Red Hat Linux has received a new level of security certification that should make the software more appealing to some government agencies.
Earlier this month IBM was able to achieve EAL4 Augmented with ALC_FLR.3 certification for Red Hat Enterprise Linux, putting it on a par with Sun Microsystems Inc.'s Trusted Solaris operating system, said Dan Frye, vice president of open systems with IBM.
"This is the highest level of security function that anybody has," Frye said. "We have delivered LSPP functionality in Red Hat Enterprise Linux 5 and we have certified that at the EAL4 level of assurance."
This rating is awarded by the government-funded National Information Assurance Partnership's (NIAP) Common Criteria Evaluation and Validation Scheme for IT Security program, which evaluates the security of commercial technology products.
Red Hat Linux has been certified EAL4 Augmented with ALC_FLR.3 on IBM's mainframe, System x, System p5 and eServer systems.
This level of security certification is not usually required for enterprise contracts, but it is mandatory for some programs within government agencies such as the U.S. Department of Defense and the U.S. National Security Agency, Frye said.
Linux had already been certified at the EAL4 level, but this is the first time that the operating system has received the Labeled Security Protection Profile (LSPP) certification, which relates to its access-control features.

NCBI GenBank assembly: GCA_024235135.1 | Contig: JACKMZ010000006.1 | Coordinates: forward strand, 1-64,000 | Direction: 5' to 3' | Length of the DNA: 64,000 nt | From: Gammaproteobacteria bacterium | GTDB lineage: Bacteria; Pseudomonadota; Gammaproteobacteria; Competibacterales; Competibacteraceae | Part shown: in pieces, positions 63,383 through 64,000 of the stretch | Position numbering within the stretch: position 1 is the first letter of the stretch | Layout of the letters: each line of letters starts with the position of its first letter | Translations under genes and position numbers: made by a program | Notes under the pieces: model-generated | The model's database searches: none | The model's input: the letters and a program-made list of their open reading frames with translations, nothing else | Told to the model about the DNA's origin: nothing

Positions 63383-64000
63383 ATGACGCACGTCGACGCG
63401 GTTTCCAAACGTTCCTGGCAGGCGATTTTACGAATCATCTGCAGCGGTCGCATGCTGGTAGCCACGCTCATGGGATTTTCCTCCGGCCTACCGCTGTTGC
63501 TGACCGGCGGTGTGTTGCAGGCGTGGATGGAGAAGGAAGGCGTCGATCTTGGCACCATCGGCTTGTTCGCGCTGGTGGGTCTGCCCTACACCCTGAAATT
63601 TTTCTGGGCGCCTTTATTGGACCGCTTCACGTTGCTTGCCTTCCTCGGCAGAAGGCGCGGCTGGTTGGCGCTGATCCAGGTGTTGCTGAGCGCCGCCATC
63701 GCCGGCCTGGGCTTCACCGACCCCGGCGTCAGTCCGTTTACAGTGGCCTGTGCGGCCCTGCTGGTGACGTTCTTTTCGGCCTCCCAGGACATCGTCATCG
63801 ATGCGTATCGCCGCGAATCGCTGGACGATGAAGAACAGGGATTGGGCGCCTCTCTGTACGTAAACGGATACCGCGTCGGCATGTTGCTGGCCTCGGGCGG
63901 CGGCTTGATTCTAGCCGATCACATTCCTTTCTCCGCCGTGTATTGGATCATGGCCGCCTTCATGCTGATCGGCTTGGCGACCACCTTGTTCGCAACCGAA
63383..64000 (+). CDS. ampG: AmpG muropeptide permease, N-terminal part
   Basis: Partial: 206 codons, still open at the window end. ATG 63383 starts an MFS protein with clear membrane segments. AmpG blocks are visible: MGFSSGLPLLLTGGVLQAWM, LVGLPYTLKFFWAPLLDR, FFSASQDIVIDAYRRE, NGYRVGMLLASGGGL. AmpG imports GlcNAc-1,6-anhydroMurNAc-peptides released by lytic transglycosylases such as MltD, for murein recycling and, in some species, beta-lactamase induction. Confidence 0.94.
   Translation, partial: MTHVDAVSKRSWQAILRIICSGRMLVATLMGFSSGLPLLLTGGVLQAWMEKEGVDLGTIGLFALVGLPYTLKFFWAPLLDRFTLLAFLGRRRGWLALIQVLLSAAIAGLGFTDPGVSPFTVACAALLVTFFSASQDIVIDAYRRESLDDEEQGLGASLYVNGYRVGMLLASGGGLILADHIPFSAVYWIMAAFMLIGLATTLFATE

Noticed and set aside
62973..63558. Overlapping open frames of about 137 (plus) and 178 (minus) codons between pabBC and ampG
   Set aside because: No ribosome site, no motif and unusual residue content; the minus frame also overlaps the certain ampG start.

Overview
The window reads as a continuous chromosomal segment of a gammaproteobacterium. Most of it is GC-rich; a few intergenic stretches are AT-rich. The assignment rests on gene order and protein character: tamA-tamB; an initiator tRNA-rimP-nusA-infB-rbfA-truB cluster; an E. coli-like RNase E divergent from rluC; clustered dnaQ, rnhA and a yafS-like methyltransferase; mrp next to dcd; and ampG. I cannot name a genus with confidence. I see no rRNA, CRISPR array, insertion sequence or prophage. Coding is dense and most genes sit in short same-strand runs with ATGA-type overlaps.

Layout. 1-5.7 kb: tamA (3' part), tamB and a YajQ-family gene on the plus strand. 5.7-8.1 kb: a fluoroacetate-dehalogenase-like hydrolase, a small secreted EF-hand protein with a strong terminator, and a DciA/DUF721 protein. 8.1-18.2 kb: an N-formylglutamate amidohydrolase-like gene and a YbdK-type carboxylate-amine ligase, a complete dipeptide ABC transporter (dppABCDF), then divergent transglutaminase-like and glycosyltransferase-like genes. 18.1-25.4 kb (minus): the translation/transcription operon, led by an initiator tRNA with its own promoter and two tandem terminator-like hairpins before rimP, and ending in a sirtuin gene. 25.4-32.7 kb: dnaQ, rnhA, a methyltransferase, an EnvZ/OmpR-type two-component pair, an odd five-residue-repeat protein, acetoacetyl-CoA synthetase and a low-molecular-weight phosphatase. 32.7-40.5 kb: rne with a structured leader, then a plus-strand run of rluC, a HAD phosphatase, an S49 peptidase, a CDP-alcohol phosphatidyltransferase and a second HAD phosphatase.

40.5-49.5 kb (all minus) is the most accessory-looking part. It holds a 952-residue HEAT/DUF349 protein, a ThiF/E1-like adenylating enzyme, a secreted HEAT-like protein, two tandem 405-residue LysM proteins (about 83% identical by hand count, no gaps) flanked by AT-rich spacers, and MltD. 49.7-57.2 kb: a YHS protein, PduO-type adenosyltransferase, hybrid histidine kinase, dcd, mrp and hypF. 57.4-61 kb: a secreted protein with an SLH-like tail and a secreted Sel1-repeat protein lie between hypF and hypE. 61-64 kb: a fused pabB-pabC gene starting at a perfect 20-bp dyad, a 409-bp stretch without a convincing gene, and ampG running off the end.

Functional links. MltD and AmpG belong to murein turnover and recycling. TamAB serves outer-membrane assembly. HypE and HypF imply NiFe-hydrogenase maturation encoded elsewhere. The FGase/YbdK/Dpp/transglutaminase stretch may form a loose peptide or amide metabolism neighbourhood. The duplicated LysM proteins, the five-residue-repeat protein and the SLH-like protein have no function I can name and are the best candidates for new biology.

Linux developers have been working to add these "SE Linux" access control features into the operating system for several years now. SE Linux shipped as part of Red Hat Enterprise Linux 5, and now it has been certified for government use, Frye said. "You now have a level of fine-grained control for everybody," he added. "You can set security based on groups or based on individuals."
In addition to LSPP Red Hat Linux has also been certified with Role Based Access Control Protection (RBAC), and that too is noteworthy, said Red Hat Inc.
"Historically, OS vendors have required you buy a separate branched OS to get something that is LSPP and RBAC certified," the company said in a statement. "This is something completely unique for commercial operating systems because the support for multilevel security is native to the OS."
According to Frye, the certification is "big news for the Linux industry" because it shows that open-source software can be used for sensitive computing tasks. "If anyone had any doubts that you could do this with an open-source operating system, we've proved them wrong."